Wednesday, January 23, 2013

My Favorite Math Games & Interactives: Online & Off

A friend of mine has a couple kids in kindergarten right now.  He asked if I had any recommendations for "online computer games for arithmetic, patterns, creative math exploration."  Why, yes, I think I do!  Following is an annotated list of some of my favorite interactive online habitats for a wide range of ages, including parents.
However, I think I'll start with a list of activities that are not computer based.  I'll be the first to admit that I'm a little biased toward hands-on, not-virtual learning, especially for the primary grades; children's bodies really need to be involved in the  learning process, especially math.

Also, although my kid has some computer skills, she is basically raising herself as a luddite, which is fine with me for now.  She's never been drawn to the computer, even when I specifically show her something I think is fun or cool.  So, many of the games and interactives listed  in the online category, below, are places that I go to get activity ideas to adapt for her off-line lessons or to grow my own math understanding or just for inspiration.


I don't know where we'd be this year without the endless Shut the Box tournaments of last year.  I attribute at least half her mental addition skills to rolling two dice (which can make up to 12) and finding different ways to make the rolled number.

I attribute the other half of my daughter's mental addition ability to UNO.  It's a classic game that we played speed style all last year.  And, at the end, the winner got to add up all the points she won from her mother opponent who always remembered to chant the UNO Point Tallying Mantra: "Find your tens!"

Peggy Kaye's book Games for Math  has LOTS of easy and inexpensive ideas including Nine Men's Morris which is sort of like a more complex and moveable tic tac toe (strategy, logic).

Variations on "sort and count the change jar" along with "save and spend" from about the age of five means that now, at age seven, the child is a whiz at money math (also known as adding and subtracting 10s, 100s and 1000s).

And, of course, The Game That is Worth 1000 Worksheets from the Let's Play Math Blog -- for the littles all the way through high school.  This fall we used a version that was a combination of sums and differences.

Some of these are for you, lots for them, and some for the whole family (like Scale of the Universe 2 and the triangle interactive!!)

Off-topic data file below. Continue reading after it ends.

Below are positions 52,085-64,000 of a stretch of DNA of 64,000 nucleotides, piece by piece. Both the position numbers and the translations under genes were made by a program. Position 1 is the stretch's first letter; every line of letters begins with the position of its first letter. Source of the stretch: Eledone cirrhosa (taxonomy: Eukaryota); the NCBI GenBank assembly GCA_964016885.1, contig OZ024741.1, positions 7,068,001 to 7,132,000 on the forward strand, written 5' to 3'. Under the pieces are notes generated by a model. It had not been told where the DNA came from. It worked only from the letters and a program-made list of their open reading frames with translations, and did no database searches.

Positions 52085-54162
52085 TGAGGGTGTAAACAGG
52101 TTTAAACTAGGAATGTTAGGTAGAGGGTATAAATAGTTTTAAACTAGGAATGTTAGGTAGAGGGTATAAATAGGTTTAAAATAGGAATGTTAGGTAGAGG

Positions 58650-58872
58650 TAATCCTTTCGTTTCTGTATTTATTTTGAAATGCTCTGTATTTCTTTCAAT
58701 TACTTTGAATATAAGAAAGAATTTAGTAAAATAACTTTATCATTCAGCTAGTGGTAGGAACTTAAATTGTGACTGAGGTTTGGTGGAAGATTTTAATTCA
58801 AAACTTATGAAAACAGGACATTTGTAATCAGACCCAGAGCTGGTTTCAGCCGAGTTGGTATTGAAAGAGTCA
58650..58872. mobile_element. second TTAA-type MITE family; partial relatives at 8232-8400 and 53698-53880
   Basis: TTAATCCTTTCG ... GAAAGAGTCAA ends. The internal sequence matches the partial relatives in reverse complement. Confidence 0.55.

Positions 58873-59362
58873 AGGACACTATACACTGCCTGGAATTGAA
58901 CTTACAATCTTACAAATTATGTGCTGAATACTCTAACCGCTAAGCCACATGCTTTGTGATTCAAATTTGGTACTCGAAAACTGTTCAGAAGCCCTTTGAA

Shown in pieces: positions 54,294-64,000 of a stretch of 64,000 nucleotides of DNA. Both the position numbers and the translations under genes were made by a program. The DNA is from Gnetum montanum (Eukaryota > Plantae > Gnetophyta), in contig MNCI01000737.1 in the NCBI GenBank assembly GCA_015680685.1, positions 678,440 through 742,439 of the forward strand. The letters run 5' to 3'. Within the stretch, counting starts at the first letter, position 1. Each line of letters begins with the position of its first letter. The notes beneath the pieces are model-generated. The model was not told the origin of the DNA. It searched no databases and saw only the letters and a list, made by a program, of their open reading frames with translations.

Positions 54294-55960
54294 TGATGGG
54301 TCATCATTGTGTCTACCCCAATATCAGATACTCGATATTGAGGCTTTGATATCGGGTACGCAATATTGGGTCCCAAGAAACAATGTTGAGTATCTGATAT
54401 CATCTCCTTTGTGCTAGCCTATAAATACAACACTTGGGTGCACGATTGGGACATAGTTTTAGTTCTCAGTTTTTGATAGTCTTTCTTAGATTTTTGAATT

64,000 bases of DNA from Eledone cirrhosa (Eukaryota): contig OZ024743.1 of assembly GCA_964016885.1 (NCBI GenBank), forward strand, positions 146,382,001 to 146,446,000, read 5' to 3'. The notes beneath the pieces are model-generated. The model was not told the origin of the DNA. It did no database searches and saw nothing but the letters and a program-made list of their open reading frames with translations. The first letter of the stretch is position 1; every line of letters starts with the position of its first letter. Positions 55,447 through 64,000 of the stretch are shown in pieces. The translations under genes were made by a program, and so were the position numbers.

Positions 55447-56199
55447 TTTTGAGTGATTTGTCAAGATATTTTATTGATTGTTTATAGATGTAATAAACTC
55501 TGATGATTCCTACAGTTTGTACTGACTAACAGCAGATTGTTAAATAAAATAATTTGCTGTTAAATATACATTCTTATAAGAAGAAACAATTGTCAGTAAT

National Library of Virtual Manipulatives: Truly a class act and a challenge for all ages. 

Math Pickle: This link takes you to a large library of interesting videos and ideas organized by grade level.

Kaleidograph:  I first found this toy and played with it online, and then I bought the real thing for Christmas. Both the online and hands-on versions are great but, no surprise, I find more meaning in the actual toy.

From my childhood memory bank, a classic Sesame Street clip with a lovely song: Two Little Girls and Their Little Doll House.  My adult eyes immediately saw one-to-one correspondence but my little girl heart remembered something different.

Scale of the Universe 2
: I have no words for this interactive graphic other than just GO.  You can turn off the music if you want.

I've included this link to Planet Seed/Math Puzzles for Kids because I don't want to forget about it.  It was on a long list of bookmarks already.  Puzzle topics include combinatorics, algebraic thinking, topology, probability, etc. 

Games from Freudenthal Institute look great, and they even have a star interactive!

Make your own isometric dot graph paper here.  These and the other dot graph paper you can print out are fun to leave around the house so kids can make designs whenever the mood strikes.

Math cats!  Need I say more?

I personally love Symmetry Artist from Math is Fun and my daughter actually liked playing with it for a while. It's a great way to really experience the differences between line and rotation symmetries and you can print out the designs you make at the end.

And, you really cannot miss this triangle interactive from the Triangulation blog.  Truly.  Run, don't walk.

To close it out, here is a lovely and thought provoking classic Sesame Street animation with music by Phillip Glass called The Geometry of Circles.


  1. Malke - I've been following your blog for a long time and really love your creative ideas. I created a skip-counting math card game called Speed! Speed! makes skip-counting lots of fun, and having a good handle on skip-counting makes multiplication easy. Anyway, since your blog is all about math and I know how you enjoy out-of the box strategies for learning math I think you would enjoy Speed! I would love to send you a box to play with.

    Please email me off-line so I can ship it off to you. Here are the links to Speed!


  2. I was totally augmented when I made my fist step into this brilliant website. This is a great game learning place I think. In this post the content about the math game made me very curious and consequently I was compelled to step into the details and happy to get me at the end of the brilliant presentation.Simply I love this gaming arrangement you dropped in this post. I also like graph game like this one 그래프사이트


Thanks for reading. I would love to hear your thoughts and comments!


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